We're a few weeks removed from the 2010 Hall of Fame election, an election that went rather swimmingly, I must say. While the results of this past election is still fresh in our minds, I figure there's no better time like the present to start making the case for some of the new hitters on the 2011 Hall of Fame ballot. The sooner we can start educating, the better for some of these players.
What's that you say? You mean the vast majority of the BBWAA doesn't subscribe to Beyond the Boxscore in their favorite RSS reader? Well, pooh. There goes my self-esteem. That also probably explains some of the latest results. Well, at least we can dust off the WAR graphs and begin to form some good, old-fashioned BBTF Groupthink Approved thoughts on who belongs in the Hall of Merit for next year.
Time to break out the tried and true WAR Trajectory graphs. In all graphs, we're plotting Sean (CHONE) Smith's WAR for individual seasons, ranked best to worst. The "HoF Zone" is a range that spans from the average Hall of Famer down to the 20th percentile Hall of Famer. The template comes from our own JinAZ, and a bunch of folks assisted in the effort of their creation. (Sky Kalkman, Jeff Zimmerman, Tom Tango, and Dave Studeman).
(Click on the image for a larger view).
Jeff Bagwell is a no-brainer, at least I would think. If writers are looking for strikes against him, he doesn't have 500 homers or 3000 hits, and he inexplicably made just four All-Star teams over his illustrious 15-year career. Bagwell has more career WAR than Johnny Mize (70.1), Eddie Murray (66.7), Willie McCovey (65.1) and Harmon Killebrew (61.2).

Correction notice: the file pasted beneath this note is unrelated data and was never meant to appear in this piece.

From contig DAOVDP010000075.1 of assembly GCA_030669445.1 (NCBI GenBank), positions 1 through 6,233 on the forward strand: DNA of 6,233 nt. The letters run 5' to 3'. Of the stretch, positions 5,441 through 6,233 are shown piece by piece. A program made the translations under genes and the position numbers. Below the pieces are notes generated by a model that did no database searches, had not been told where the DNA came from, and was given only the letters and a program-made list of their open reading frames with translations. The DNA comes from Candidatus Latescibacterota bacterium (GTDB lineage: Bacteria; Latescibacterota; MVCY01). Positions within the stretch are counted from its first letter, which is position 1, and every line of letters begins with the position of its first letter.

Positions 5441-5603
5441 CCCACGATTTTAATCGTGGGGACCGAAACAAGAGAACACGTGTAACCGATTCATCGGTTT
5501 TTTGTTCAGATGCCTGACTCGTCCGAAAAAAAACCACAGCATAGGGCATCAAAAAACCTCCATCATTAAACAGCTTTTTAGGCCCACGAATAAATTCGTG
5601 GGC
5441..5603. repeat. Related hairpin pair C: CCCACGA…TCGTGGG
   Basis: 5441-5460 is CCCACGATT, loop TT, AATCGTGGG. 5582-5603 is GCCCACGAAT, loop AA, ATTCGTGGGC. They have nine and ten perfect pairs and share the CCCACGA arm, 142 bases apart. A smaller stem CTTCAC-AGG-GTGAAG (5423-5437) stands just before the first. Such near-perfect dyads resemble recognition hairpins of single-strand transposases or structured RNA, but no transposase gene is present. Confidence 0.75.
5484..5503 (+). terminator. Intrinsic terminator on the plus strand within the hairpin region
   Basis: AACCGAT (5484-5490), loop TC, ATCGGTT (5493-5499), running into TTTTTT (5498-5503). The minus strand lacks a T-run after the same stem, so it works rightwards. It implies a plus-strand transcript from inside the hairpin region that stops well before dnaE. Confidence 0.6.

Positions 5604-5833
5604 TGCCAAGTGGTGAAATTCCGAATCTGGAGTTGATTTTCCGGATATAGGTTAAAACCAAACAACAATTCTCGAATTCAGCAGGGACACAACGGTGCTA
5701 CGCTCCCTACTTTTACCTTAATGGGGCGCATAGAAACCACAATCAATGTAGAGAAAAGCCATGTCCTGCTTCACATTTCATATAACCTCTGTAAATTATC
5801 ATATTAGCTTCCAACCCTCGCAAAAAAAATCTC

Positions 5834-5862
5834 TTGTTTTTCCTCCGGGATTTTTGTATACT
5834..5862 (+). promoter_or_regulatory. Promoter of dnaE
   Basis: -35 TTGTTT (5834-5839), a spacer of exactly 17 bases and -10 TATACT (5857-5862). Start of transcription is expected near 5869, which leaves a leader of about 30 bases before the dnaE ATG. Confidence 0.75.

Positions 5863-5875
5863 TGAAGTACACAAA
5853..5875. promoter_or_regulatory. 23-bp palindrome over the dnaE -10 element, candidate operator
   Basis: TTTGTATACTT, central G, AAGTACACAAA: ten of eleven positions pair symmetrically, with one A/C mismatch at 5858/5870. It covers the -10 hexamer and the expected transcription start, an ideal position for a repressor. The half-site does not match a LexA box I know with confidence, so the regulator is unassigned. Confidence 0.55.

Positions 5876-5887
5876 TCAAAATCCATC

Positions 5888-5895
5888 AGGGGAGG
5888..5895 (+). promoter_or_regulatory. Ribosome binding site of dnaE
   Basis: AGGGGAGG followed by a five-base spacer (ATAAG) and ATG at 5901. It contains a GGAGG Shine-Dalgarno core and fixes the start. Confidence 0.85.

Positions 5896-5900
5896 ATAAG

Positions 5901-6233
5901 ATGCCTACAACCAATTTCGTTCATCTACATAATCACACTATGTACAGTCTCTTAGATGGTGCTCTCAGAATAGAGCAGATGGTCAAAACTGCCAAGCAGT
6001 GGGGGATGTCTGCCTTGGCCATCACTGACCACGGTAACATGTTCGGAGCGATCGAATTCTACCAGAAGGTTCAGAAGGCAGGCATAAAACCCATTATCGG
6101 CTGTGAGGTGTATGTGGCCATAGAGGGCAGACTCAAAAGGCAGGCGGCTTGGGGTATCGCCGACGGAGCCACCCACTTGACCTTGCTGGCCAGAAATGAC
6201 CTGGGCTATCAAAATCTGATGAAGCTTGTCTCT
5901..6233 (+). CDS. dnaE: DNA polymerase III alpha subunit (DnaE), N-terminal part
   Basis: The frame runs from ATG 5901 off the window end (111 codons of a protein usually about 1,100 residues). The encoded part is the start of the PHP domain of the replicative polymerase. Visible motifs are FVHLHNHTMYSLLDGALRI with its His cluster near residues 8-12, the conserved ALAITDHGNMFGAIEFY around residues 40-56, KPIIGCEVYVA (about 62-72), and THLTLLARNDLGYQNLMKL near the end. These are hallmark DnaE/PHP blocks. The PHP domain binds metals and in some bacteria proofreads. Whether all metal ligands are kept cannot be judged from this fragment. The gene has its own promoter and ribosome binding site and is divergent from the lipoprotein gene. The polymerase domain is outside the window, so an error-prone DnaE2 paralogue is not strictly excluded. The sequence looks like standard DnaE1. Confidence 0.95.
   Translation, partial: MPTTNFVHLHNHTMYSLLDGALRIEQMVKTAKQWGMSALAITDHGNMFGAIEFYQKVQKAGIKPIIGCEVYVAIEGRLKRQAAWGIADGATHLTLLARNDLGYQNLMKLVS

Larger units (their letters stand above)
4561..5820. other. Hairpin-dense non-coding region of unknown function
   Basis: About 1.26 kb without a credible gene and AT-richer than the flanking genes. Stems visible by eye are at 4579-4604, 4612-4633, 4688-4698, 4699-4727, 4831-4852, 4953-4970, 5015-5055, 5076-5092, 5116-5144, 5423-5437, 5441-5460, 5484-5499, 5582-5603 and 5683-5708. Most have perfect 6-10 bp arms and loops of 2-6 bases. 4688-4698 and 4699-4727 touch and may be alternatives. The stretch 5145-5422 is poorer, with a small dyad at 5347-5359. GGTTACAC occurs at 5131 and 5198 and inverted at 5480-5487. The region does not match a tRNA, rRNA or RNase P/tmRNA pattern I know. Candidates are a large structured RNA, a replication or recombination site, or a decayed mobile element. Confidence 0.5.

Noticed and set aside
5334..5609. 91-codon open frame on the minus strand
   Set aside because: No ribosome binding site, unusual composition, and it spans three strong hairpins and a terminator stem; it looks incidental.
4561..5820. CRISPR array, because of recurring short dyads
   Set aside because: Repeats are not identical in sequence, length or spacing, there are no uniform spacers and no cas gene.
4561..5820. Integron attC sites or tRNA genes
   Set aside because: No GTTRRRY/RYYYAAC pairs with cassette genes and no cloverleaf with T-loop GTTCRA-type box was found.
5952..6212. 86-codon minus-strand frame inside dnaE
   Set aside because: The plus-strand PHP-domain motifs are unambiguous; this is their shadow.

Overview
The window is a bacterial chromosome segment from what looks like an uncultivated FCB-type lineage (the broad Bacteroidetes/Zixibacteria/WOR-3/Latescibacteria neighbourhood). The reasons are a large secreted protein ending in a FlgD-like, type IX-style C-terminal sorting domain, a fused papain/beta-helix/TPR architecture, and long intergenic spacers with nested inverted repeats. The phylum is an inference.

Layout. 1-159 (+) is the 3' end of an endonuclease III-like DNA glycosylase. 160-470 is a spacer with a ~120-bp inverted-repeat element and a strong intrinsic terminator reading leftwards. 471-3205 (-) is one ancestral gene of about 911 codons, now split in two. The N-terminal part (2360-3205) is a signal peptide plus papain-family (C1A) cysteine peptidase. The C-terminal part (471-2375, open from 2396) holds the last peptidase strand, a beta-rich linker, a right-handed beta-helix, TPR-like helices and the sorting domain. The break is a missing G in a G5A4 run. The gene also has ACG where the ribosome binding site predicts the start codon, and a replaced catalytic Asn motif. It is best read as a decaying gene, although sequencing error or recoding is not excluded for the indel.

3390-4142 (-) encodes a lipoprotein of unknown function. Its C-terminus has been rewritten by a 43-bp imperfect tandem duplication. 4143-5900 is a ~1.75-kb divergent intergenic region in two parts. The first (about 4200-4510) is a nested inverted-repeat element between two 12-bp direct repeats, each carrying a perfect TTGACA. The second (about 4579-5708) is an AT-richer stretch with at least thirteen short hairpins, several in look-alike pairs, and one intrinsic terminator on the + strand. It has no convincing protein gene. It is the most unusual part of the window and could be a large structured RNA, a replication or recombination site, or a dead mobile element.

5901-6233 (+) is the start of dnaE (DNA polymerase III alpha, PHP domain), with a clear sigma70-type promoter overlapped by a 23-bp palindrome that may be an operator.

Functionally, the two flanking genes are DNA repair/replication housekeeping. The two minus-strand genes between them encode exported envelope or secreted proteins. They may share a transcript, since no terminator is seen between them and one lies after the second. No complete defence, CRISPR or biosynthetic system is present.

My concern for Larry Walker is that he will get punished more for playing most of his career in Colorado than Palmeiro will for his use of steroids. I think in the early days of Coors Field, writers, fans and even GM's were prone to get a little enamored with the inflated numbers that came out of the high altitude. (Consider the contracts that this guy and this guy received as cases in point). The backlash has been is that too many people view all Colorado hitters with an unhealthy dose of suspicion now. Think of how many in the mainstream were yakking about Matt Holliday's Home/Road splits after he was traded to Oakland last year. This is why using WAR works, it neutralizes the crazy park effects. FanGraph's wRAA, which does not adjust for park on the player's career stats, gives Walker credit for 570 runs above average. After Rally made applied his park-adjustments, Walker's career RAA is 384. (Of course, FanGraphs does apply park factors when calculating its version of WAR).
In spite of the penalty, Walker is still very much in the Hall of Fame "zone". He's not a exactly a no-doubter like Bagwell, but he's up there with the likes of Groupthink Approved new HOM inductees Edgar Martinez, Barry Larkin, and Roberto Alomar. And he's right up there with Tony Gwynn, another player who hit .350 or better in multiple seasons. Walker did it four times, Gwynn, seven. Walker doesn't have the counting stats of Gwynn, but he won seven Gold Gloves and was one heck of a surprisingly good baserunner.
Jack Moore of FanGraphs took a good look at John Olerud's Hall of Fame case and found he compares well with Dawson. If you're a Dawson guy, you probably should consider Olerud as well. It would be cool to see someone wearing a batting helmet instead of a ballcap on their plaque in Cooperstown.
Lastly, we have Rafael Palmeiro, who is next in line to be the steroids whipping boy. I'm sure there are some who will argue his stats are better than McGwire's, but the gulf between the two isn't big. McGwire has three less WAR over his career, but had 3919 less plate appearances. Both players had their careers prolonged by steroids (I guess, I don't really know for sure), but McGwire did a little more with less, and his peak was better.
I would personally vote Bagwell and Walker, to go with Blyleven, Larkin, Trammell, Gar, Alomar and Raines for 2011. I don't know what to do with Palmeiro or McGwire. Please don't pummel me with rocks, steroid-ambivalent folk.